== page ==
The 2030 Agenda for Sus­tain­able Devel­op­ment: a dif­fer­ent strat­egy for a dif­fer­ent time

The Star (St. Lucia) - - REGIONAL - By Ali­cia Bárcena (Ex­ec­u­tive Sec­re­tary of the United Na­tions Eco­nomic Com­mis­sion for Latin Amer­ica and the Caribbean (ECLAC)

The 2030 Agenda for Sus­tain­able Devel­op­ment and its 17 Sus­tain­able Devel­op­ment Goals (SDGs) was adopted two years ago by the 193 mem­ber states of the United Na­tions as a col­lec­tive and trans­for­ma­tive call for ac­tion to shift the course of our shared destiny to­wards a more equal and sus­tain­able devel­op­ment pat­tern.

Since then, coun­tries have taken sig­nif­i­cant steps to en­gage in this new path, as they are fully aware that the Agenda calls for a par­a­digm shift. In Latin Amer­ica and the Caribbean alone, at least 16 coun­tries have en­hanced their in­sti­tu­tional frame­works (Ar­gentina, Ja­maica and Venezuela, as an ex­am­ple) or cre­ated new en­ti­ties (Mex­ico, Chile, Aruba and Ba­hamas, to name a few) to fa­cil­i­tate the im­ple­men­ta­tion of the 2030 agenda. Coun­tries have also de­vel­oped frame­works for multi-stake­holder di­a­logue in or­der to in­te­grate the SDGs into their na­tional and sub-na­tional devel­op­ment plans, in­vest­ment and fis­cal frame­works, Colom­bia and Gu­atemala be­ing a case in point. And coun­tries such as Belize, Costa Rica, Saint Vin­cent and the Gre­nadines, and Ecuador have sought in­no­va­tive ways to in­te­grate the SDGs into their pub­lic ac­counts.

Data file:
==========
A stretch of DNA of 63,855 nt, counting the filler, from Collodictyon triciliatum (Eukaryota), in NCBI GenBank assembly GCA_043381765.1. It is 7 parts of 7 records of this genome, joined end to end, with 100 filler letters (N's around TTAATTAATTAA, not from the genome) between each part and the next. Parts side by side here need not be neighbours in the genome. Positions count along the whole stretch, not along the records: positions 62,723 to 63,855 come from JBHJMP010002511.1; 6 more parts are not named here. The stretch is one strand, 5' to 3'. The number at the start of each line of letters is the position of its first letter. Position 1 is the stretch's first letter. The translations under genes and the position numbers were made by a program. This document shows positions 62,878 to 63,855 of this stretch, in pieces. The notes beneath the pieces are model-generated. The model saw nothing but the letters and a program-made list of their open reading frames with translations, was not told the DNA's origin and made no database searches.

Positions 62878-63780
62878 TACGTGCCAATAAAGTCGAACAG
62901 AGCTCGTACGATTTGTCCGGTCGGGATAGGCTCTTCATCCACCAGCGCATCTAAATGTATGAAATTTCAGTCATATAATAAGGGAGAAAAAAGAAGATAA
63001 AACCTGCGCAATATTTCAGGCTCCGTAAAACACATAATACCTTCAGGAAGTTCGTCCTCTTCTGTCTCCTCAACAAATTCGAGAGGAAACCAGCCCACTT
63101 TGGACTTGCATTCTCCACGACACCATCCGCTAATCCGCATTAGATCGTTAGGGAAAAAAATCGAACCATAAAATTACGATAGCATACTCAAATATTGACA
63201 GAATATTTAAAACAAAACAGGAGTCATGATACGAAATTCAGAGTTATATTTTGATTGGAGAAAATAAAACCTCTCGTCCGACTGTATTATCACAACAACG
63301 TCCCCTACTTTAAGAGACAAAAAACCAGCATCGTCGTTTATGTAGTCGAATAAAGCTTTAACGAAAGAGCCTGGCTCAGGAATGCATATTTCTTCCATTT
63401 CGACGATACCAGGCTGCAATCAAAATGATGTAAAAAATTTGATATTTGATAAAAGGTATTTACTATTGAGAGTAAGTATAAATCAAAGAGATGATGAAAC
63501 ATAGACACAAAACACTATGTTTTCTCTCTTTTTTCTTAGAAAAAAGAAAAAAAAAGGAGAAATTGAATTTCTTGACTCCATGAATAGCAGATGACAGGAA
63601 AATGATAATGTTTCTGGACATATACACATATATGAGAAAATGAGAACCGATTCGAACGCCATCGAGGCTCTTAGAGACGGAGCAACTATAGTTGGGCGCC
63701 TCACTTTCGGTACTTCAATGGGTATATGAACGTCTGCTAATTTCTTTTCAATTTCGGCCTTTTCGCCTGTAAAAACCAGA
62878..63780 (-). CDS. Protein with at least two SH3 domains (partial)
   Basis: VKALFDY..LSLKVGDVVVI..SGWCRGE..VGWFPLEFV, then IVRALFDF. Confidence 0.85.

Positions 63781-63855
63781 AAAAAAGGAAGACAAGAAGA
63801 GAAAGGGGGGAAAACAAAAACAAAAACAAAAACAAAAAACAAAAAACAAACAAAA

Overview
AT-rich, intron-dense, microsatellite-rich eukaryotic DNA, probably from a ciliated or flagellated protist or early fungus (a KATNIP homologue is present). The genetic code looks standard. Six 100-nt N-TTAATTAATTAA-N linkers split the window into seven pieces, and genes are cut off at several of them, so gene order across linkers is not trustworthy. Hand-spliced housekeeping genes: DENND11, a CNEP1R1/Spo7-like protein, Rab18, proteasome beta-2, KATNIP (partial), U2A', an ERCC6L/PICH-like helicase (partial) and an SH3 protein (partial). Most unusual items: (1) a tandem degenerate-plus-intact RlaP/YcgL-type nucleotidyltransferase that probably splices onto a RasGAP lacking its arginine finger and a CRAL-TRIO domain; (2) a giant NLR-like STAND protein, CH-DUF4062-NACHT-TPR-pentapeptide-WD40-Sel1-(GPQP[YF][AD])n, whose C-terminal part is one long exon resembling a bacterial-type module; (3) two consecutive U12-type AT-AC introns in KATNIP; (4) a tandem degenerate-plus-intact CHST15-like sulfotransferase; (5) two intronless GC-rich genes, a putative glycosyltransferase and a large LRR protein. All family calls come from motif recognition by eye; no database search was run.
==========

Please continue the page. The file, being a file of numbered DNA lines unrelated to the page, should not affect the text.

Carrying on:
At a global level, 66 coun­tries - that is 1 in 3 mem­bers states of the United Na­tions - will have pre­sented their Vol­un­tary Na­tional Re­view by July 2017 in the con­text of the High Level Po­lit­i­cal Fo­rum (in the case of Latin Amer­ica and the Caribbean this fig­ure amounts to 14 out of 33 coun­tries, al­most 50%). 16 oth­ers coun­tries have al­ready signed up to do so in 2018.

More­over, 5 re­gional fora on Sus­tain­able Devel­op­ment have been es­tab­lished as re­gional plat­forms to sup­port the im­ple­men­ta­tion, fol­lowup and re­view mech­a­nisms for the 2030 Agenda and the Ad­dis Ababa Ac­tion Agenda. For in­stance, the Fo­rum of the Coun­tries of Latin Amer­ica and the Caribbean for Sus­tain­able Devel­op­ment held its first ses­sion in Mex­ico City this past April, and gath­ered close to 800 par­tic­i­pants from gov­ern­ment, civil so­ci­ety, pri­vate sec­tor and other ac­tors to pro­mote peer-learn­ing and share progress and ex­pe­ri­ences in the im­ple­men­ta­tion of the Agenda and strengthen col­lab­o­ra­tion and co­or­di­na­tion among re­gional ac­tors.

Also, in or­der to ef­fec­tively track the progress to­wards the im­ple­men­ta­tion of the SDGs and sup­port data-driven de­ci­sion-mak­ing, coun­tries will have to ad­dress chal­lenges of col­lec­tion, dis­ag­gre­ga­tion and dis­sem­i­na­tion of data and sta­tis­tics. This im­plies strength­en­ing the ca­pac­i­ties of their na­tional sta­tis­tics sys­tems and de­vel­op­ing data ecosys­tems to have a com­pre­hen­sive ap­proach to global in­di­ca­tor frame­works. Latin Amer­i­can and Caribbean coun­tries are tak­ing ac­tion in this realm and are in the process of de­vel­op­ing a re­gional in­di­ca­tor frame­work that will mea­sure re­gional pri­or­i­ties while com­ple­ment­ing the global frame­work.

This progress, paired with un­prece­dented en­thu­si­asm, com­mit­ment and po­lit­i­cal back­ing to­wards the 2030 Agenda for Sus­tain­able Devel­op­ment are in­deed cause for great op­ti­mism among those of us who ad­vo­cate for struc­tural change in the devel­op­ment model of our na­tions.